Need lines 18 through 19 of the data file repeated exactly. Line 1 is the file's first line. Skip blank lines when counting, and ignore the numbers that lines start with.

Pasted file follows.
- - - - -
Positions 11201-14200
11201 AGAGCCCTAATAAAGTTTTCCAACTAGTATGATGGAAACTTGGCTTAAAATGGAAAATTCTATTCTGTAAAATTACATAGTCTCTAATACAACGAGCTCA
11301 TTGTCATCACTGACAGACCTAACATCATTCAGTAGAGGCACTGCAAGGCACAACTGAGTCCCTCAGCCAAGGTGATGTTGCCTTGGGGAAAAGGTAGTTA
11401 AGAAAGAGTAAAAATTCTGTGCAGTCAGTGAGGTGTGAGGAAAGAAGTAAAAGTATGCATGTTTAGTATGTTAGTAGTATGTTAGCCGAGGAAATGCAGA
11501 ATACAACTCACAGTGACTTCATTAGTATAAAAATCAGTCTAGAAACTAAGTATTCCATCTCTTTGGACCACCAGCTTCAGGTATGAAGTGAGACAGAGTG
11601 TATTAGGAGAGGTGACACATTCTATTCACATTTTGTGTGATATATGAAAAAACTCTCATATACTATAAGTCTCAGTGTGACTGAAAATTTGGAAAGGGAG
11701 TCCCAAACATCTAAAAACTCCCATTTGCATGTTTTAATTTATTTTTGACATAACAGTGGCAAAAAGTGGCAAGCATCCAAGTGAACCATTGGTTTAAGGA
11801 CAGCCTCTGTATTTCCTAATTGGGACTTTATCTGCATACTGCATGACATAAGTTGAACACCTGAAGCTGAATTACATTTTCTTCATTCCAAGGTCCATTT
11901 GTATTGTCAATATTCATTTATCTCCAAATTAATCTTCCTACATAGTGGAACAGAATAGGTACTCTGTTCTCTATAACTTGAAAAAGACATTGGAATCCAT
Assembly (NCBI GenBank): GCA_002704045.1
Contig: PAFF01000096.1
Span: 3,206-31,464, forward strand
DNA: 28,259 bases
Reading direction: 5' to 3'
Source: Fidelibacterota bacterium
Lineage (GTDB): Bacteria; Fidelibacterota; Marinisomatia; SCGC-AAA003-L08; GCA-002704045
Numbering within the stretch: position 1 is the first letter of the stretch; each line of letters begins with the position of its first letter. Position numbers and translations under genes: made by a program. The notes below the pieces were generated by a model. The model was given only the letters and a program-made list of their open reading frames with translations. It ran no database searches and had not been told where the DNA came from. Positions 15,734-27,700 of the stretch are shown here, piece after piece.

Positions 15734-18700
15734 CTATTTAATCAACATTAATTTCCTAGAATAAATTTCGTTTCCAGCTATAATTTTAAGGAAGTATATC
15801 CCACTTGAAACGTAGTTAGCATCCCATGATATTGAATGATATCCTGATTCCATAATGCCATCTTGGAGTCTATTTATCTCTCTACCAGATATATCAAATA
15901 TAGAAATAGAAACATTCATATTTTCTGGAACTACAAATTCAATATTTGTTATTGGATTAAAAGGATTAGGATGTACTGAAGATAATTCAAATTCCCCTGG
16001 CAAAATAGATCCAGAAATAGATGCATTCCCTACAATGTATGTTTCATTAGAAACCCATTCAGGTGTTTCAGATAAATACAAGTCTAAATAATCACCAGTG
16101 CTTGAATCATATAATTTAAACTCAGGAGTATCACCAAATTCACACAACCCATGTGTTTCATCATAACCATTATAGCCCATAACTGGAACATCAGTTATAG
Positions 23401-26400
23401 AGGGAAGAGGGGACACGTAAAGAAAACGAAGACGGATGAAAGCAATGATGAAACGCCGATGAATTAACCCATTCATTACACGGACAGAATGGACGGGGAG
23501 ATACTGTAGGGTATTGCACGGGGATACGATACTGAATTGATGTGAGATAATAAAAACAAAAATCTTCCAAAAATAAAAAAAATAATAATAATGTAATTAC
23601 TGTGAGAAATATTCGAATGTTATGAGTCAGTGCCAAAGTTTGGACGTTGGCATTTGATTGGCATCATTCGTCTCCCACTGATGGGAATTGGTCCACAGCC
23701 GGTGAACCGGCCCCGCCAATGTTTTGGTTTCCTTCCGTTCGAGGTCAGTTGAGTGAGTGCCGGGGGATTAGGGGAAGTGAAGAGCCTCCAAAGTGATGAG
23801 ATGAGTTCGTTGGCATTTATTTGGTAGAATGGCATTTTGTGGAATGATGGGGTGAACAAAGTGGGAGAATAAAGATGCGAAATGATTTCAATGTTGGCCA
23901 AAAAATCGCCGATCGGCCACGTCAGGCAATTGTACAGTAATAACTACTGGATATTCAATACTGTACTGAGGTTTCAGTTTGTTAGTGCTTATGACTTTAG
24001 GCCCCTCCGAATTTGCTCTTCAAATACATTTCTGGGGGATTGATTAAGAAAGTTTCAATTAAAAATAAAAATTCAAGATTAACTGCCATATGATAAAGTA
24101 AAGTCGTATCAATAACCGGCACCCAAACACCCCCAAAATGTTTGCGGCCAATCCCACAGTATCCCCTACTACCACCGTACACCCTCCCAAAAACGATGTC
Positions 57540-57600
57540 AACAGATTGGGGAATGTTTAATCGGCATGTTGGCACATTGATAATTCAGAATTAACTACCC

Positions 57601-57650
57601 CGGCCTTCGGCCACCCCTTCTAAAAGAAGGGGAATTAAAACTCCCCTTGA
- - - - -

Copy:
Positions 15734-18700
15734 CTATTTAATCAACATTAATTTCCTAGAATAAATTTCGTTTCCAGCTATAATTTTAAGGAAGTATATC